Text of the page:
Research Article | Open Access

Liang’an Huo, Fan Ding, Chen Liu, Yingying Cheng, "Dynamical Analysis of Rumor Spreading Model considering Node Activity in Complex Networks", *Complexity*, vol. 2018, Article ID 1049805, 10 pages, 2018. https://doi.org/10.1155/2018/1049805

# Dynamical Analysis of Rumor Spreading Model considering Node Activity in Complex Networks

**Academic Editor:**Michele Scarpiniti

#### Abstract

The dynamic models are proposed to investigate the influence node activity has on rumor spreading process in both homogeneous and heterogeneous networks. Different from previous studies, we believe that the activity of nodes in complex networks affects the process of rumor spreading. An active node can have contact with all the nodes it directly links to, while an inactive node could only interact with its active neighbors. We explore the joint effort of activity rate, spreading rate and network topology on rumor spreading process by mean-field equations and numerical simulations, which reveals that there exists a critical curve consisting of critical activity rate and spreading rate; meanwhile, activity rate and spreading rate both have influence on the final rumor spreading scale.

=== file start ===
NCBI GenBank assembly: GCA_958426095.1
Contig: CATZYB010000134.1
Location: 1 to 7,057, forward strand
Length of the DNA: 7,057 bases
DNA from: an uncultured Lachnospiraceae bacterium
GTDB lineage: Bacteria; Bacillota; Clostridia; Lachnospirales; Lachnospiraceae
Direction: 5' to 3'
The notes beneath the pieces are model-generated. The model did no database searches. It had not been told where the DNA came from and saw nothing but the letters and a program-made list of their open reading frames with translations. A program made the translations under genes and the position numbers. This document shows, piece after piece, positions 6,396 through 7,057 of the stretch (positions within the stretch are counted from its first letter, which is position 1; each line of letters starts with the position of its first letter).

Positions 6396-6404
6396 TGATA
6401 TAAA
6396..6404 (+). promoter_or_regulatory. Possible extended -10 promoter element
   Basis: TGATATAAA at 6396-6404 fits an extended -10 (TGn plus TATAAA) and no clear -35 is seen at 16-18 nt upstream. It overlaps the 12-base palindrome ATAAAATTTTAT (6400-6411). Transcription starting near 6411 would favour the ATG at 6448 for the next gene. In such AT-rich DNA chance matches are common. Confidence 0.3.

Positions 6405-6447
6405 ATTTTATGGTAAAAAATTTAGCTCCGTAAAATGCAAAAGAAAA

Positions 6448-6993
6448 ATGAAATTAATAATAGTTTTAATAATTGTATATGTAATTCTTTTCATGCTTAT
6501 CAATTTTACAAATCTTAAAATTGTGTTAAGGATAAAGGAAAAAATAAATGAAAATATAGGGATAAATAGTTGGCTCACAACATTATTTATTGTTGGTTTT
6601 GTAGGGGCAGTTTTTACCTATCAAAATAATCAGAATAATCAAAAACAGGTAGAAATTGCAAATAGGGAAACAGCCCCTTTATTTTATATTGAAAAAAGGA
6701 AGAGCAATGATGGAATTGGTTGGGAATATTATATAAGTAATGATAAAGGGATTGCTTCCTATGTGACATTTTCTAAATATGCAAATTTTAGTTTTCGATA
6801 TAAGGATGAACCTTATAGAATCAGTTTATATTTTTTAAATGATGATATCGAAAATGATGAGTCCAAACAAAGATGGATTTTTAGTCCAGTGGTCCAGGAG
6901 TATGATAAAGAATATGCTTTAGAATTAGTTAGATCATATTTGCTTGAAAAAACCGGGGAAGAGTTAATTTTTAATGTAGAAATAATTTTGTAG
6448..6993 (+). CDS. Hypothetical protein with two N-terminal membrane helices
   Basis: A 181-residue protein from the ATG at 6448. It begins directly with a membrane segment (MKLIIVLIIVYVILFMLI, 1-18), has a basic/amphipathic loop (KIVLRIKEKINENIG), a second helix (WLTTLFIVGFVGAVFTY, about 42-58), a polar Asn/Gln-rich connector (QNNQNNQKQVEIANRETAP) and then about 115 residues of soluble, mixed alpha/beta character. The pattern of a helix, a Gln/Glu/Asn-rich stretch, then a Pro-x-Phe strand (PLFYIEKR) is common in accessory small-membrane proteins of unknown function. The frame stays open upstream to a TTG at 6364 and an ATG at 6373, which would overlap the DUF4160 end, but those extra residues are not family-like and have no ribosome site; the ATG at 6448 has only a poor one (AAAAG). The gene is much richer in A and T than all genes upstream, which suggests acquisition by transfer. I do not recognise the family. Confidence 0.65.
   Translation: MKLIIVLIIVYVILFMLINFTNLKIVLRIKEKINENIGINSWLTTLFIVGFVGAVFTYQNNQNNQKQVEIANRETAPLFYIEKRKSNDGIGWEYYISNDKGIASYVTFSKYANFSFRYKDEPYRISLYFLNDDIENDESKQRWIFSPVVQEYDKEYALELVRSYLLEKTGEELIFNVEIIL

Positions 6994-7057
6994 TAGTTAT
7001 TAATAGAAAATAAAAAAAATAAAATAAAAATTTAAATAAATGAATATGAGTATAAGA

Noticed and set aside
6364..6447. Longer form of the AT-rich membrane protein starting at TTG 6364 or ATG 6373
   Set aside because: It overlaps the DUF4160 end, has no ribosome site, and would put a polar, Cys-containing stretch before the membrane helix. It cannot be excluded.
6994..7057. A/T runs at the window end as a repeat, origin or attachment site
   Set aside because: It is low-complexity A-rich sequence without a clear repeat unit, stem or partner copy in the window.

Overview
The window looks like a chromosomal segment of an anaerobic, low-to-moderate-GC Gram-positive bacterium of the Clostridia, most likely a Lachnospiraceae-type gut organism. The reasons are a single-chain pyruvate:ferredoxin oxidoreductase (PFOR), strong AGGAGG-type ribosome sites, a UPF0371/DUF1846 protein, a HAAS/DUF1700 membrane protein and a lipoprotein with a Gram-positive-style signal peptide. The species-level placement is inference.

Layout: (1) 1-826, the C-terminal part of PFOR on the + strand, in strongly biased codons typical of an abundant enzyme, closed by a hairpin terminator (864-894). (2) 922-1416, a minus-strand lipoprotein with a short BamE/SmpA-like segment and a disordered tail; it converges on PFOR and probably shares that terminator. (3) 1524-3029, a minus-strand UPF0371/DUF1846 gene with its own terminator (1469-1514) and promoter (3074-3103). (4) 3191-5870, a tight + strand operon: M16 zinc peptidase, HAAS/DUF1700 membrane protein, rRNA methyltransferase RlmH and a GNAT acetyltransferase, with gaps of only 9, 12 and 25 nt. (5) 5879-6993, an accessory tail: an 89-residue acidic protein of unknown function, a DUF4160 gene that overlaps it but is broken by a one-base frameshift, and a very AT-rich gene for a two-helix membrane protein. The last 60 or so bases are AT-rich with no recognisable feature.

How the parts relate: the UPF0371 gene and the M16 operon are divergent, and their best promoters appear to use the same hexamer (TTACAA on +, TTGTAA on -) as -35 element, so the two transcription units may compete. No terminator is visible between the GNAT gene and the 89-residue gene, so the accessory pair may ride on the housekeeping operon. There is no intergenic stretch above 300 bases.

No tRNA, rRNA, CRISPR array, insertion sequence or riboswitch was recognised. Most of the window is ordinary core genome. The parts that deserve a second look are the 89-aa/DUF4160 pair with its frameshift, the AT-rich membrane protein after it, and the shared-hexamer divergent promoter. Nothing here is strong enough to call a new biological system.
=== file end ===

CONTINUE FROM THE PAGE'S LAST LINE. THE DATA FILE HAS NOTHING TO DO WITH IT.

#### 1. Introduction

Rumors play an important role in human affairs. Especially, at first it shakes human’s opinions to affect their behaviors in financial market [1] and then causes economic loss and unnecessary public panic [2, 3]. Owing to such results, spreading dynamics attracts scholars’ eyes from many fields after the pioneer works [4–6], which may help us to better understand rumor spreading process along with laying down effective strategies to minimize rumor spreading size.